It makes a lot more sense to rely on the defense to raise the issue at some point before appeal (and it’s hard to see why there isn’t an underlying claim of ineffective assistance of counsel in the failure to do so in this case). Furthermore, if we ignore the majority decision in this case and review for plain error – the ordinary standard for issues not raised at trial – then Judge Ohlson and Maggs’ opinions show that even if Haynes is entitled to credit, it’s neither clear nor obvious that he’s entitled to it nor is the amount of credit clear or obvious. Accordingly, the military judge did not fail in his “sua sponte duty to [e]nsure that an accused receives a fair trial.” United States v. Voorhees, __ M.J. __, slip op. at 13 (C.A.A.F. Jun. 27, 2019) (CAAFlog case page) (quoting United States v. Andrews, 77 M.J. 393, 403 (C.A.A.F. 2018) (CAAFlog case page) (quoting United States v. Watt, 50 M.J. 102, 105 (C.A.A.F. 1999))).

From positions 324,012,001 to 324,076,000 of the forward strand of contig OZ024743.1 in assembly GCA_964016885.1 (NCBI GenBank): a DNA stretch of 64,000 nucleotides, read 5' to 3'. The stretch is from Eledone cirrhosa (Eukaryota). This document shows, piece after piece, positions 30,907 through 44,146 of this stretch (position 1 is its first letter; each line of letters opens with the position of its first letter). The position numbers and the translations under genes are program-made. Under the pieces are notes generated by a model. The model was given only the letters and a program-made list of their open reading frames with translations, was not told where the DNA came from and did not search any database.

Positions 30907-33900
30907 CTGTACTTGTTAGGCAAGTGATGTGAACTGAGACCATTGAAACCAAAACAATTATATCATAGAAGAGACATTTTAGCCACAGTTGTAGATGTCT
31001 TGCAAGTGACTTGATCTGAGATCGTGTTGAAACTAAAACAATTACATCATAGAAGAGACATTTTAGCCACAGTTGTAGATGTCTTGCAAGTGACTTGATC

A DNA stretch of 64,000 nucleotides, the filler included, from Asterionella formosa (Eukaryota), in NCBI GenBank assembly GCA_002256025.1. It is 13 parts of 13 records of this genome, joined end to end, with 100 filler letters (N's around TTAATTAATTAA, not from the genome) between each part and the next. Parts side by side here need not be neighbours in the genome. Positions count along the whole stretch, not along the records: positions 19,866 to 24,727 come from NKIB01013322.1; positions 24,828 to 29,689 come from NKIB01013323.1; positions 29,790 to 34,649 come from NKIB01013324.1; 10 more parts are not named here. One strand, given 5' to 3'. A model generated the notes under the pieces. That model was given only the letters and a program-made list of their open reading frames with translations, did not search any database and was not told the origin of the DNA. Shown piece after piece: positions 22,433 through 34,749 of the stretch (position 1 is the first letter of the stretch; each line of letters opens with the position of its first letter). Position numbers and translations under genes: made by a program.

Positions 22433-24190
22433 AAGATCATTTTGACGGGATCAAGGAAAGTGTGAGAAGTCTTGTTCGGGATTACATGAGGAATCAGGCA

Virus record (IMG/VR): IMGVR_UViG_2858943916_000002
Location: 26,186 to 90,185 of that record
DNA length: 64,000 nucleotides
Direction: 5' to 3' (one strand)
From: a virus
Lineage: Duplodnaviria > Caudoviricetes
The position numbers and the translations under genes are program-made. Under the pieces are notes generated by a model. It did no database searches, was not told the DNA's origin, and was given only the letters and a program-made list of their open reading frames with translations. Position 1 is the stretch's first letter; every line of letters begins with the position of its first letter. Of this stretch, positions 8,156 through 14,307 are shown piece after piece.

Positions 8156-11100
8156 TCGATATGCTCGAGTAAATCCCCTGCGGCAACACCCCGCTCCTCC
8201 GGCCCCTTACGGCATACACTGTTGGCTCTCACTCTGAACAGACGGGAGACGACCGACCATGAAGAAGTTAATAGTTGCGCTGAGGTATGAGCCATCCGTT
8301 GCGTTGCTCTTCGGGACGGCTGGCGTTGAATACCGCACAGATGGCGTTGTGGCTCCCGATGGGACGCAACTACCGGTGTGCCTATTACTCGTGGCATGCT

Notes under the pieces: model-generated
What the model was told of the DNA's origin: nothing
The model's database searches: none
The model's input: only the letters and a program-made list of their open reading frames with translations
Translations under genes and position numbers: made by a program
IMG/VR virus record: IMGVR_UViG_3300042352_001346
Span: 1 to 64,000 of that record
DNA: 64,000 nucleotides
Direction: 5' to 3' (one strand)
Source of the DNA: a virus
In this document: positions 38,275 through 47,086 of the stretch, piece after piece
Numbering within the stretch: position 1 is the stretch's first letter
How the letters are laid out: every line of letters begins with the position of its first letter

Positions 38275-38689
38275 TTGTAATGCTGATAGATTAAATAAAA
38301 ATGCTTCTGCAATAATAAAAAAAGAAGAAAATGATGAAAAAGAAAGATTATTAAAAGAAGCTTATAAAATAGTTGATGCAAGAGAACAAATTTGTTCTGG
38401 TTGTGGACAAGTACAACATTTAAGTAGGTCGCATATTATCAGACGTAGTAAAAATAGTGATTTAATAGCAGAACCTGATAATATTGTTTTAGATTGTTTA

3. stewie says:

    Yeah, I’m with Zach on this. Getting tried for something you got an A15 for prior is the exception, not the rule, why would the MJ just randomly ask that question?
    DC had three different routes to raise the issue and failed. It’s on the DC.

  4. Bill Cassara says:

    Obviously the Article 15 came up at some point. All the judge had do was ask if the accused was waiving Pierce credit. Problem solved.

  5. (Former) ArmyTC says:

    Yes, Bill. It obviously came up…for the first time on appeal.

  6. stewie says: